• 2) musical pattern: periodicities between 2 and 6 s (corresponding to the length of one or more 6 s (corresponding to the length of one or more measure bar)

– Gouyon et al get MFCCs-like descriptorsGouyon et al. get MFCCs like descriptors

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E i f

Extracting from segments

• Small segment may contain sufficient information

information

• Reduced required computation q p

• Typically 30s segment

and 30s after beginning – and 30s after beginning

• Artist classification

– Voice is easier to identify than music only

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L l l i

Local conclusion

• High level descriptors from

polyphonic audio signal is not yet polyphonic audio signal is not yet state of the art

• Focus on timbre modeling

• Timbre may contain sufficient info

• Timbre may contain sufficient info

– 250ms : 53% , 3s : 72%

– Among 10 genres

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L l l i ( ) Local conclusion (cont.)

• Another point of view (pessimistic)

Ti b i il it & 20 000 – Timbre similarity measure & 20,000

titles distributed over 18 genres – Little correlation

– May not scalabley

– Take cultrual features into account

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G l ifi i

Genre classification

• Expert systems

• Unsupervised approach

– clusteringg

• Supervised approach

M hi l i l ith

– Machine learning algorithms

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E

Expert systems

• A knowledge based system made up of a set of rules

of a set of rules

• No model based on it so far

• Expensive to implement and maintain

M i ld t d i t ti

• May yield unexpected interactions

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E ( ) Expert systems (cont.)

P h t d C l ’ k

• Pachet and Cazaly’s work

– State differences with language based, e.g.

i t t ti instrumentation

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U i d h Unsupervised approach

• Clustering with similarity measures

• Similarity measures y

– If time invariant

• Euclidean distance or cosine distanceEuclidean distance or cosine distance

– Otherwise

• Build statistical model (Gaussian or GMMs)Build statistical model (Gaussian or GMMs)

– Kullback-Leibler divergence, relative entropy – Sampling, Earth’s mover distance,

asymptotic likelihood approximation

• Shao et al. use HMMs

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U i d h Unsupervised approach

• Clustering algorithms

K means – K-means

– Shao et al.’s work

l ti hi hi l l t i

• agglomerative hierarchical clustering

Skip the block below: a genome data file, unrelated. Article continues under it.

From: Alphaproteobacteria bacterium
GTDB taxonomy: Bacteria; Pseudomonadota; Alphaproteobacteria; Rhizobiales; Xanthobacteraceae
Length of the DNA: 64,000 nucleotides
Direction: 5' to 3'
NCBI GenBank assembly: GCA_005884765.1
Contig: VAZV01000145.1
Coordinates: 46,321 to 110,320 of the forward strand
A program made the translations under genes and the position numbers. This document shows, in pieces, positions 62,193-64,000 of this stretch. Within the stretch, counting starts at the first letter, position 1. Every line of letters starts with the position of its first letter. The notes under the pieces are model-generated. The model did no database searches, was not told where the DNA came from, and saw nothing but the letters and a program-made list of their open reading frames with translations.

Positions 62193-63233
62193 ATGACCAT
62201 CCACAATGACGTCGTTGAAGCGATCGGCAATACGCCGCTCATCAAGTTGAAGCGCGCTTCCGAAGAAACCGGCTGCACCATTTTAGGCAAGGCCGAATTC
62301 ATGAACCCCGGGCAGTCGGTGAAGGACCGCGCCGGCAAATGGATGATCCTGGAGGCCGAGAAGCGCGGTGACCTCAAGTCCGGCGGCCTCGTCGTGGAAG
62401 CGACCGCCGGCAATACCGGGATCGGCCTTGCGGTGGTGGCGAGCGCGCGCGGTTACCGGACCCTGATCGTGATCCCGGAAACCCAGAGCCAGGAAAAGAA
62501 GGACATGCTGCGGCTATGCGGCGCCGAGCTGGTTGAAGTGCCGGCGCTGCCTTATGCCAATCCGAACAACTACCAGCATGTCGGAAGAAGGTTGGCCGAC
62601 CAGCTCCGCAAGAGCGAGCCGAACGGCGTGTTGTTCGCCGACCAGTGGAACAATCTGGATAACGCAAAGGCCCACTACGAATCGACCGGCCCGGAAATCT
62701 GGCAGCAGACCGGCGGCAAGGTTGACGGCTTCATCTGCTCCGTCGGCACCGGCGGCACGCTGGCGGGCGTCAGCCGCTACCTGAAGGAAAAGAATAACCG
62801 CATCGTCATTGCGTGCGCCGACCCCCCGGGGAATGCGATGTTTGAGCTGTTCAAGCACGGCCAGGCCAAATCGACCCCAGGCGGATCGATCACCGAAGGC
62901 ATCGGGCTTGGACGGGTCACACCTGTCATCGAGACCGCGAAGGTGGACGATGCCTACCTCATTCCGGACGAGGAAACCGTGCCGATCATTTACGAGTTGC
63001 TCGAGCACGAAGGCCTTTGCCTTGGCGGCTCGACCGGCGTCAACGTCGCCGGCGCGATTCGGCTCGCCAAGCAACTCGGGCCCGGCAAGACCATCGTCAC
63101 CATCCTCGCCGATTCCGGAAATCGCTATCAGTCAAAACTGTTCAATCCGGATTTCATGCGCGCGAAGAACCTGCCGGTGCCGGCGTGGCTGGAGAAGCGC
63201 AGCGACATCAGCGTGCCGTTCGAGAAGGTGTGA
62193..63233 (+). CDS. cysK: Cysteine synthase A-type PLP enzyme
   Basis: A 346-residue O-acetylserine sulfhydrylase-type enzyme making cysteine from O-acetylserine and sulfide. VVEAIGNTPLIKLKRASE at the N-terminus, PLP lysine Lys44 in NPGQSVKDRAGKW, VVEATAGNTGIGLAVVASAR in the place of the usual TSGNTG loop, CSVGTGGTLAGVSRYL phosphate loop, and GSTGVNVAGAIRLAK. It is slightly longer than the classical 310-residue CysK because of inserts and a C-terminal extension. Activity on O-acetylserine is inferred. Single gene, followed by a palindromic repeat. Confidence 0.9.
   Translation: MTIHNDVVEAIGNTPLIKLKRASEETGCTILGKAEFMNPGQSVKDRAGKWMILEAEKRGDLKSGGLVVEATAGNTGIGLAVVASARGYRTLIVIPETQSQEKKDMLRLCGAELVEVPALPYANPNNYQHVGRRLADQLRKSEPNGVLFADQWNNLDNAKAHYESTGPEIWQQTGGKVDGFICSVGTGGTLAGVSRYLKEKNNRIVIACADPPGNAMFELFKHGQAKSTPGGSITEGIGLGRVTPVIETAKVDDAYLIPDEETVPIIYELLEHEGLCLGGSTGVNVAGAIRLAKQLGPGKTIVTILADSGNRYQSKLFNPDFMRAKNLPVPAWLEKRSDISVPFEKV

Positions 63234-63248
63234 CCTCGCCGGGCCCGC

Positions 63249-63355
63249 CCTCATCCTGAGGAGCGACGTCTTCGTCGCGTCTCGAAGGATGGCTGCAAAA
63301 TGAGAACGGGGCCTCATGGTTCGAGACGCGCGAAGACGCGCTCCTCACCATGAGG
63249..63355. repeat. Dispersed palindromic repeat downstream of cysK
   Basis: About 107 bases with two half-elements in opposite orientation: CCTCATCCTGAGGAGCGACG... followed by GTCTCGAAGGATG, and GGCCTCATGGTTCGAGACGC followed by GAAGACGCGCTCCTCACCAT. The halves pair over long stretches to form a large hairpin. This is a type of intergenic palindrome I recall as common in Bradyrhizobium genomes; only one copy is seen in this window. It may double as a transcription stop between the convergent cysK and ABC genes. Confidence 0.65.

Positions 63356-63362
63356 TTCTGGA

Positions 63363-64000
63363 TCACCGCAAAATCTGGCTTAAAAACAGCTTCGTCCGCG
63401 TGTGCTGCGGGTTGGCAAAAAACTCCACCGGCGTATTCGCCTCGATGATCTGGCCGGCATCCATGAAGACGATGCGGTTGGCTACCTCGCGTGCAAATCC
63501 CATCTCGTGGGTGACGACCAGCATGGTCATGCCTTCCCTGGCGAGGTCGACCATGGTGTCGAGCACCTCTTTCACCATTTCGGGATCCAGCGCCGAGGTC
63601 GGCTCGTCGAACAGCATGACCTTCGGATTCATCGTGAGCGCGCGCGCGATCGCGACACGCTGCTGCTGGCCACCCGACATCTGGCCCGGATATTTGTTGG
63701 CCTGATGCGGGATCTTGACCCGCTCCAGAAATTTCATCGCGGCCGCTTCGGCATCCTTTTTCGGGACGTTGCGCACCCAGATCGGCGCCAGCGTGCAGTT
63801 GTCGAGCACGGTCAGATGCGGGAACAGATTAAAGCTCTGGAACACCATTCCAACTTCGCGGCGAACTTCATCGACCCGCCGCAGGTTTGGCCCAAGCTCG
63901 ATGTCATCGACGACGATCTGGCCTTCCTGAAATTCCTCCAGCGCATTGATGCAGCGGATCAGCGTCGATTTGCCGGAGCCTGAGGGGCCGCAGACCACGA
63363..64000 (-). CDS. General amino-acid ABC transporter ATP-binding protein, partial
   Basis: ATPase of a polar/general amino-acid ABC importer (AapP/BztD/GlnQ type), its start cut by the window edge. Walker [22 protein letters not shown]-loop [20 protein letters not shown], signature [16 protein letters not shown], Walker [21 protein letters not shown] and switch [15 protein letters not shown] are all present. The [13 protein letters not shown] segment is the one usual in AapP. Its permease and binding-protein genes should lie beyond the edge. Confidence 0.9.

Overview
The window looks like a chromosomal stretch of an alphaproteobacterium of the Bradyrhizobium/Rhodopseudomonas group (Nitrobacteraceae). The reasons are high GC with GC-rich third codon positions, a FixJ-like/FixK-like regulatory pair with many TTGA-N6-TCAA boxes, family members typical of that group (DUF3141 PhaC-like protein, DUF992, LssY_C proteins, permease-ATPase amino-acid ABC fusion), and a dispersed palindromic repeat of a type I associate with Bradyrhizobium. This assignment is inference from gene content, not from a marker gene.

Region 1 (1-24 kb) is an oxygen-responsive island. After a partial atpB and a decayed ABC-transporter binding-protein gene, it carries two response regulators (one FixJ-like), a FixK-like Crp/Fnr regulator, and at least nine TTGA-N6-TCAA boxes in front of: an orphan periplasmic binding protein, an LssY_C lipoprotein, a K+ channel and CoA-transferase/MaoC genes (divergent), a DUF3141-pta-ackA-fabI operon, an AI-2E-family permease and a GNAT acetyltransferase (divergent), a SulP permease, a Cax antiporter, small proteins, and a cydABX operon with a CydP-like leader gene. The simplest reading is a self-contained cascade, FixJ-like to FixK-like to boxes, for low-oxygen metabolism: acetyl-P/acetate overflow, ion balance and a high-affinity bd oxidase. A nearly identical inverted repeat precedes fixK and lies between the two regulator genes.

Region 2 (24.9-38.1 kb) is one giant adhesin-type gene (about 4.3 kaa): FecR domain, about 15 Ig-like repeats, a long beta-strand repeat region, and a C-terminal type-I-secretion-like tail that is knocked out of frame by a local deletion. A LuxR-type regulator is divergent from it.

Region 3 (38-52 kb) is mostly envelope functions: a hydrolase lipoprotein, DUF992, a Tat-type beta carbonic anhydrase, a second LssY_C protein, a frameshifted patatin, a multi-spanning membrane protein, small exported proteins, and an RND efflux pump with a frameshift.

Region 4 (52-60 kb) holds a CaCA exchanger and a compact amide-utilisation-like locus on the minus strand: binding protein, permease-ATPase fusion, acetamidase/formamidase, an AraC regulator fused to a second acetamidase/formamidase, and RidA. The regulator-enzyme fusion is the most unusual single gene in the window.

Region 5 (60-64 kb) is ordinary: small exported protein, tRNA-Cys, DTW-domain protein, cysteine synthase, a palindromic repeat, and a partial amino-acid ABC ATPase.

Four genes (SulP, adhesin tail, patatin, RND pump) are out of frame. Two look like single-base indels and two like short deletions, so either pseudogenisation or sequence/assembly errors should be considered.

– SOM (self-organizing map)

A tifi i l l t k

• Artificial neural network

• High dim onto lower dim

• GHSOM (growing hierarchical SOM)

• GHSOM (growing hierarchical SOM)

– Rauber et al.

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S i d h Supervised approach

• A taxonomy of genres is given

• VS. Expert SystemVS. Expert System

– No rules (or description to genre)

• Supervised machine learning algop g g

– KNN (K-Nearest Neighbor)

– GMMs (Gaussian Mixture Models) HMM (Hidd M k M d l )

– HMM (Hidden Markov Models)

– LDA (Linear Discriminant Analysis) – SVMs (Support Vector Machines)SVMs (Support Vector Machines) – ANNs (Artificial Neural Networks)

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Cl ifi i l

Classification results

• MIREX genre classification contest

1 005 / 510 songs over ten genres – 1,005 / 510 songs over ten genres – 940 / 447 songs over six genres

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Classification results

Classification results

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F di i

Future directions

• Classification into perceptual categories

– Moods emotions – Moods, emotions

• Novelty Detection

Ne or nkno n data (not belong to an – New or unknown data (not belong to any

class)

• Classification with multiple labels

• Classification with multiple labels

– Probably closer to human experience

F t i t f lk i

• From taxonomies to folksonomies

– Does the taxonomy fit to users

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C l i

Conclusion

• Definitions of music genres are convoluted

convoluted

• Features → classification → result f

• Research is evolving from purely objective machine calculations to

h i

techniques

• Machine learning plays a fundamental role in classification domains

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Thank You

Thank You